Recipient skin SCC. (A) Laser microdissection of p53+AE1/AE3+ basal cells from invasive areas. Scale bars: 15 μm. (B) mtDNA-HRM of laser-microdissected p53+ tumor cells and donor and recipient normal cells. Laser-microdissected p53+ tumor cells and donor normal cells showed similar profiles. (C) DNA profiles from laser-microdissected p53+ tumor cells and donor and recipient normal cells. Microsatellite analysis at the D8S1820 locus showed the donor origin of the p53+ tumor cells (106 and 114 bp), similar to donor DNA, but different from recipient DNA (106 and 112 bp). At the D17S1879 locus, microdissected p53+ tumor cell and donor DNA were heterozygous (155 and 159 bp), but recipient DNA was homozygous (155 bp). (D) Sequencing of TP53 exon 5 PCR product identified a base substitution G>A on codon 175, corresponding to a R>H amino acid change in DNA, from laser-microdissected p53+ tumor cells.
Tumor cell origin was studied on DNA extracted from laser-microdissected p53+ tumor cells, using mitochondrial DNA–high-resolution melting (mtDNA-HRM) and polymorphic microsatellite markers. 2 female patients with previous male pregnancies were excluded from this study. The 2 molecular methods used gave interpretable results in 14 of the remaining 19 patients.
In Patient 1, mtDNA-HRM showed that laser-microdissected p53+ tumor cells had curves similar to the donor curves and different from the recipient curves (Figure 1B). Since widespread heterogeneity (heteroplasmy) has been found in normal and cancer cell mtDNA in humans (11), we checked our HRM results using Sanger sequencing: no heteroplasmy was detected. We next studied 7 polymorphic microsatellite markers for their informative value, showing different donor and recipient profiles. Of these, 3 (D8S1820, D17S1879, and D3S3611) again clearly established the donor-derived origin of the skin SCC (Figure 1C). In all, 12 of the 14 patients with interpretable molecular results had a SCC of recipient origin, and 2 had a SCC with presence of donor cells.
A donor-derived malignant proliferation after allogeneic transplantation was first identified in 1971, in a leukemia of donor origin after bone marrow transplantation (12). More than 50 cases have since been reported and are considered to result from oncogenic transformation of apparently normal donor hematopoietic cells in the transplant recipient (12). More surprising was the identification of a donor-derived genotype in epithelial cells in 4 cases of oral SCC after bone marrow transplantation (13), because this implied that donor-derived bone marrow cells, either hematopoietic or mesenchymal, yielded epithelial tumors. Donor-derived cells were also found in a skin basal cell carcinoma in a kidney transplant recipient (9), but the donor cell contribution to the malignant epithelium was not established.
The skin carcinoma in Patient 1 was, as in a large series of kidney transplant recipients, a SCC (3, 6) that occurred in UV-exposed areas (4, 6) and expressed p53 (7). The predominance of SCC, a fully differentiated type of skin carcinoma, over basal cell carcinoma in kidney transplant recipients contrasts with the predominance of basal cell carcinoma in the general population (3, 4). The specific distribution of SCC in UV-exposed areas could be linked to UV-induced keratinocyte damage, an event able to trigger stem cell mobilization in the skin (14). In addition, the role of UV-induced TP53 mutations in skin SCC has long been established (15). More than 10 TP53 mutations in skin SCC in kidney transplant recipients have been characterized (8), including the UV-specific tandem CC>TT, a mutation more linked to the UVA effect in the epidermal basal layer (16).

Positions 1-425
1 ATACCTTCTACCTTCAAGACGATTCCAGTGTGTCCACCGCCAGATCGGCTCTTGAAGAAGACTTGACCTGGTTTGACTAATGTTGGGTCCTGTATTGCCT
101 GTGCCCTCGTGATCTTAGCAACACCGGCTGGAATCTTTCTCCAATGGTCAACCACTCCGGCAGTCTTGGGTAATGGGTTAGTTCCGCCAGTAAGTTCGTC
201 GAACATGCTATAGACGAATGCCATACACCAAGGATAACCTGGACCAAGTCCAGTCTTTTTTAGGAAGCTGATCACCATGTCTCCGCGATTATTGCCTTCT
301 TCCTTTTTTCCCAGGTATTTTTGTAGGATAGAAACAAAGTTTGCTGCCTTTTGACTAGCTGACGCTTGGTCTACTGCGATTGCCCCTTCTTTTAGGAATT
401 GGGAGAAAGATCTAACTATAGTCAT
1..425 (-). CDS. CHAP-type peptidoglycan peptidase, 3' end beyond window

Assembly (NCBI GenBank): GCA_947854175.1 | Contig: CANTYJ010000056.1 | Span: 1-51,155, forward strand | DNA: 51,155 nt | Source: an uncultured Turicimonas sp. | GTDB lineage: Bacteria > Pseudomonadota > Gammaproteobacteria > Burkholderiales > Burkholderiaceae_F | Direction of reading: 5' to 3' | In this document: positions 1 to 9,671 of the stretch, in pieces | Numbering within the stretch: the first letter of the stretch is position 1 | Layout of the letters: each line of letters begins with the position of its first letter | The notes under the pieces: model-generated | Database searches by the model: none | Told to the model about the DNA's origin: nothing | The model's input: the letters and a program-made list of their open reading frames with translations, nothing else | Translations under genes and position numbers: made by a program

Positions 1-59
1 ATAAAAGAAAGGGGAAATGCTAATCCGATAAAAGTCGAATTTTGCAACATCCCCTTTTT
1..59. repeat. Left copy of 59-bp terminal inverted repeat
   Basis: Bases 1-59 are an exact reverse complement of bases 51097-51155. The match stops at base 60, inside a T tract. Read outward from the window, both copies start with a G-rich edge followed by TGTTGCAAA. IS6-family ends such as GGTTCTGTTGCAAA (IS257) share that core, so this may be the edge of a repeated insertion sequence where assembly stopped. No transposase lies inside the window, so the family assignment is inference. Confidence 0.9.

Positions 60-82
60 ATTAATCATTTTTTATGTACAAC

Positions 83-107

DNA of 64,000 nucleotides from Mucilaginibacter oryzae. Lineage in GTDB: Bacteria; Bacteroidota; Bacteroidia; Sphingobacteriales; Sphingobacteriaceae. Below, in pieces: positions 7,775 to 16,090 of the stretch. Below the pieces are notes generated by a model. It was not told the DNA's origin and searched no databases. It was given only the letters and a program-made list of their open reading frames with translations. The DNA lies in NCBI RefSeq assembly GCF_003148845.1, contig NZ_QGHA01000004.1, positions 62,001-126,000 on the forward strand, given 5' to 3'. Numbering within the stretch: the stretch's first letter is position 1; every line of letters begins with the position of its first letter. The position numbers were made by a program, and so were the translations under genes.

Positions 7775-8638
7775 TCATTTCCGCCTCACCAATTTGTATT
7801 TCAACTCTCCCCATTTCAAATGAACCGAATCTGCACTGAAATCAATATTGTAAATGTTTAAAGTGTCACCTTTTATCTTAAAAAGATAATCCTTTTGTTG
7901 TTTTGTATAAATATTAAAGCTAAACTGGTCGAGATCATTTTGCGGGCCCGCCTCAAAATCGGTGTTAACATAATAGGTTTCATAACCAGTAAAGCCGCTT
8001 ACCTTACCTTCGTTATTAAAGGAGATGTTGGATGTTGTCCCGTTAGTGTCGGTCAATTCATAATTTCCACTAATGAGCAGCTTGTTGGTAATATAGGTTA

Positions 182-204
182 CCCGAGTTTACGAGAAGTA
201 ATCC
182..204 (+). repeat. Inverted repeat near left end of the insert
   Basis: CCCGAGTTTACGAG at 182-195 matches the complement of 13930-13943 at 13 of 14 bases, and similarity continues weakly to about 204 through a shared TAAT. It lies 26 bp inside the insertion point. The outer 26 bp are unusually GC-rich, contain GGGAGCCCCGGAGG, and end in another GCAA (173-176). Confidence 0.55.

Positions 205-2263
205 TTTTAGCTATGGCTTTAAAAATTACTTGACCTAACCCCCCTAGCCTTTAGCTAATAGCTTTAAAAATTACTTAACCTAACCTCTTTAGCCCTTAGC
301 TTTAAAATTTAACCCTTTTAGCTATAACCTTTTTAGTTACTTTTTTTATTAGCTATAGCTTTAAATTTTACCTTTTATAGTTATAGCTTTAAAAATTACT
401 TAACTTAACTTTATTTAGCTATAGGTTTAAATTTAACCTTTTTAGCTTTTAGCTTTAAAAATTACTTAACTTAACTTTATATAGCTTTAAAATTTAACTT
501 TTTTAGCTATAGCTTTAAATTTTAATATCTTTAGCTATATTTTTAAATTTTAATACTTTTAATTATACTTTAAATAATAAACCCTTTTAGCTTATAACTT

In the 2 patients with donor-derived p53+cells in their skin SCC, PCR-HRM screening was performed to compare DNA from microdissected p53+ tumor cells and a control DNA, including a wild-type TP53 gene. In Patient 1, PCR-HRM screening showed a shift fragment for exons 5–8 of TP53. Sequencing of this shift fragment identified a G>A base substitution on codon 175, corresponding to a R>H amino acid (Figure 1D). This mutation did not belong to the group of well-characterized UV-induced TP53 mutations. We therefore decided to study the previous available biopsies of Patient 1. In a biopsy performed 7 years before this patient’s SCC diagnosis, we found p53+ cells in around 10% of kidney tubules. Using laser microdissection, we selected p53+AE1/AE3+ cells from sections of the kidney biopsy (Figure 2A). After DNA extraction, sequencing enabled us to identify an identical mutation of TP53 (codon 175) in epithelial tubular cells from the kidney transplant (Figure 2B). The p53+ cells in the kidney tubules had no morphological sign of malignancy. Possible primitive renal tumors or metastatic cells transferred in the kidney graft (17) were excluded via pathological analyses, including HPV typing (Supplemental Figure 2 and Supplemental Methods) and careful MRI. Over the 7-year follow-up, systematic MRI was also found to be normal. In addition, sequencing showed that the TP53 mutation in p53+ cells from both kidney tubules and skin SCC was not heterozygous. We therefore used a different molecular method to check this result. A study of the polymorphic microsatellite marker IGP53, located in intron 1 of TP53, was performed to compare the profiles of the donor and the microdissected p53+ cells from skin SCC and from kidney graft tubules. This demonstrated a loss of heterozygosity in the skin SCC and kidney graft tubule microdissected cells (Figure 2C). In the case of Patient 1, these TP53 changes were not linked to a cancer predisposition (Li-Fraumeni syndrome) (18), since there was no family history of cancer under 45 years, and this patient had no other cancer than his skin cancer.